Investigators learned from Adam that Rebecca was overcome by distress over what happened to Max. Adam told her that she could come to him any time she needed to talk. When it was time for bed, Adam returned to the guesthouse, and after taking an Ambien, he went to sleep. Unfortunately, Rebecca would be found dead the next morning.

Adam said that on the morning of July 13, he went to grab a cup of coffee from the main house. As he approached the house, he saw Rebecca hanging from the second-story balcony naked. He ran upstairs to cut her down, but unfortunately, it was too late. Rebecca was dead. He immediately called 911, and an investigation was opened in her death.

After hearing the testimony of Rebecca’s emotional state, and using evidence found at the scene, Rebecca’s death was ruled as a suicide. In just a matter of days, the Shacknai family suffered from two losses. They obviously wanted to move on from the tragedies, but there was another family that was looking for answers.

Pari, Rebecca’s mother, and her sister Mary, didn’t think Rebecca’s death was accidental. They believed that someone at the mansion “planned and prepared to batter and murder Rebecca.” Considering that Rebecca and Adam were the only two people at the mansion, they set their sights on Adam as the murderer.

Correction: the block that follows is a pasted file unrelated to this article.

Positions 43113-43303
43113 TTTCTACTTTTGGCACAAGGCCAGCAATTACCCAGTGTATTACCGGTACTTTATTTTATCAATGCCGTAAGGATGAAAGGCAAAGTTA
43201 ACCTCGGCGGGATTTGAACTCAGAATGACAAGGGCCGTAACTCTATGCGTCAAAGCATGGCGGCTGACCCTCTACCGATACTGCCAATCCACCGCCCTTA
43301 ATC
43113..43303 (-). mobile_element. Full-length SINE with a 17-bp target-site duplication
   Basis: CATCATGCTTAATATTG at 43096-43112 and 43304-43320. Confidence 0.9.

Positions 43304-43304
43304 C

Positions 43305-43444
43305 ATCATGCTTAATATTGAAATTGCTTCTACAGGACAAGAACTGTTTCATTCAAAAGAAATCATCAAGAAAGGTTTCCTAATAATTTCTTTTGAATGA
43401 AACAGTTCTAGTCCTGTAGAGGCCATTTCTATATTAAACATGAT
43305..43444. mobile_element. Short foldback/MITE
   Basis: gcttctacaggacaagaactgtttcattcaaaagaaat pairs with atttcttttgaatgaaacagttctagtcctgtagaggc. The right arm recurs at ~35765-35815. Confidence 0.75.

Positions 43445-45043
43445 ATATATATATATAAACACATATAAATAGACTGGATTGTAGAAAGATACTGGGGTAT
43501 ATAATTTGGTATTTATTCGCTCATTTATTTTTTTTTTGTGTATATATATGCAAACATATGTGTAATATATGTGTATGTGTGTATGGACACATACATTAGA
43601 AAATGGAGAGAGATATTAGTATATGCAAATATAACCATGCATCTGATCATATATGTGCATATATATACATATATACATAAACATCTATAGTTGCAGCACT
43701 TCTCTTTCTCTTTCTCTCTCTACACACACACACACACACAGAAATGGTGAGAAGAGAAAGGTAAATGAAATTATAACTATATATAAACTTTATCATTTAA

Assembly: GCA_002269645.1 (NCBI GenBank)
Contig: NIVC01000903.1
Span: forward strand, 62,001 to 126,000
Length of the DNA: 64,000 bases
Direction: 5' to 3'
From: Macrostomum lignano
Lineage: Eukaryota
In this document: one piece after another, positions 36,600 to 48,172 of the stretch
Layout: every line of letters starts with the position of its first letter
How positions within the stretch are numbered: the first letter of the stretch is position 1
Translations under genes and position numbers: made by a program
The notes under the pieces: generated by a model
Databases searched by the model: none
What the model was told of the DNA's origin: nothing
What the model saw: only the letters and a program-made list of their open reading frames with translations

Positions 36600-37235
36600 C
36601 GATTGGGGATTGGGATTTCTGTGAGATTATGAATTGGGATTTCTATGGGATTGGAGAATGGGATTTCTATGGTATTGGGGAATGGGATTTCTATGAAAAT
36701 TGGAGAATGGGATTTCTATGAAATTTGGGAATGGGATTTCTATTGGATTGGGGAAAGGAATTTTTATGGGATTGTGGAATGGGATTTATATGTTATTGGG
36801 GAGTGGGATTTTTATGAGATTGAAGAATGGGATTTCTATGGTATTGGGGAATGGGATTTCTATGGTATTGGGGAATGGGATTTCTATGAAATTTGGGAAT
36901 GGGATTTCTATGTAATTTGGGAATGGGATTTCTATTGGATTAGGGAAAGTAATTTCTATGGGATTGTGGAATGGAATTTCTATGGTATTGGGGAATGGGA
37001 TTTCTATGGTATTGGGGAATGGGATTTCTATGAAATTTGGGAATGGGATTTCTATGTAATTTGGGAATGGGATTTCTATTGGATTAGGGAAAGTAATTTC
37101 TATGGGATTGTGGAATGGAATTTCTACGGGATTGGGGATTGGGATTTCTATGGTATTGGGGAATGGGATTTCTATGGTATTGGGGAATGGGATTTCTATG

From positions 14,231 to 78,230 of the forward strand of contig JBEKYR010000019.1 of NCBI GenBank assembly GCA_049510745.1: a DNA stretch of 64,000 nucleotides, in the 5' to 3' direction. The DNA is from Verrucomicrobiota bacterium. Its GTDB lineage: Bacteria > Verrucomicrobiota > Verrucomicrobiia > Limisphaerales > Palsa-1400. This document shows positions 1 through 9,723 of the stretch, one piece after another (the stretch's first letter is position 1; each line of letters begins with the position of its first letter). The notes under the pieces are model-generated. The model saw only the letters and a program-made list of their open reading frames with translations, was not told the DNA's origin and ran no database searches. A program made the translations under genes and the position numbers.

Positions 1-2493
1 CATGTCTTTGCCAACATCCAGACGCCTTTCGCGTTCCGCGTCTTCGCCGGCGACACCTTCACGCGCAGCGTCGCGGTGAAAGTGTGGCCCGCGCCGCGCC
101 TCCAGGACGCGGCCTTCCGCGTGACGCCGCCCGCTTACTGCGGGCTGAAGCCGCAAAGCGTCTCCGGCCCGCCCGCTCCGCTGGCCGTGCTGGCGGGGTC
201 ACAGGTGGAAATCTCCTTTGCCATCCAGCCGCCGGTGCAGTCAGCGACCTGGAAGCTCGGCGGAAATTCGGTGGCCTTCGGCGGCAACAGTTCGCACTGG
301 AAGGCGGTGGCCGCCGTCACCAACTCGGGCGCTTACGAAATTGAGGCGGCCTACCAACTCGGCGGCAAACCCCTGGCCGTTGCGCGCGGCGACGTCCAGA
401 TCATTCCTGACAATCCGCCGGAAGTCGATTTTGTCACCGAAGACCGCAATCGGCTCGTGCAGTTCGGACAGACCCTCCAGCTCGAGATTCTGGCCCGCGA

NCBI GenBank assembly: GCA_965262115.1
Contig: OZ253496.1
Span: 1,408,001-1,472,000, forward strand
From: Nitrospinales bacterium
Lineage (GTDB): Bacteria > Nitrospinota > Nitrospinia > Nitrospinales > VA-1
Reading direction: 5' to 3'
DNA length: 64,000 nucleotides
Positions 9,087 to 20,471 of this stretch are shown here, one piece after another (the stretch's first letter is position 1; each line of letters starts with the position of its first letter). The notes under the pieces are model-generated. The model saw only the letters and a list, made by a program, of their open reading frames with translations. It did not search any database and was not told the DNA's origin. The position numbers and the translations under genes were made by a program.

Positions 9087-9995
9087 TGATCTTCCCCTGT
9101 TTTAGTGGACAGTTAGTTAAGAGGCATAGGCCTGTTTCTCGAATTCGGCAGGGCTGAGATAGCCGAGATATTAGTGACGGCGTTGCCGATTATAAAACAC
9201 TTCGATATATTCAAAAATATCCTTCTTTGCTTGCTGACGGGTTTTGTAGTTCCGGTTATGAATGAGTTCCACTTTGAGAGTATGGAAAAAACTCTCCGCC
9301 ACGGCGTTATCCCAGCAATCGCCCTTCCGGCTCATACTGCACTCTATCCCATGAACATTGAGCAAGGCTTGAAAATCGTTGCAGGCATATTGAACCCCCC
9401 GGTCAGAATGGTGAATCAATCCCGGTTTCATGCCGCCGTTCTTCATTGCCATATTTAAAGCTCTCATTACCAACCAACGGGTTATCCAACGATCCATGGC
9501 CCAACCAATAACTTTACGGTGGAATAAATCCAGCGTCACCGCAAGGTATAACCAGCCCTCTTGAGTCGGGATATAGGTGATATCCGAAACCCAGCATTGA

The Zahaus family filed a $10 million lawsuit against Adam Shacknai for “wrongful death” two years after Rebecca died. At first, they also pointed fingers at Max’s mother and aunt, Dina Shacknai and Nina Romano. But they would later be taken off the lawsuit. The death of Rebecca was ruled as a suicide, so how could they prove that she was murdered?

The scene where Rebecca died was extremely strange. Police officers found black paint, brushes, two knives, and a very bizarre message painted on the door. But it was how Rebecca’s body was found that made her family believe she was murdered. Her feet were bound, her hands were tied behind her back, and she had a t-shirt wrapped around her face. Investigators were never able to explain those details.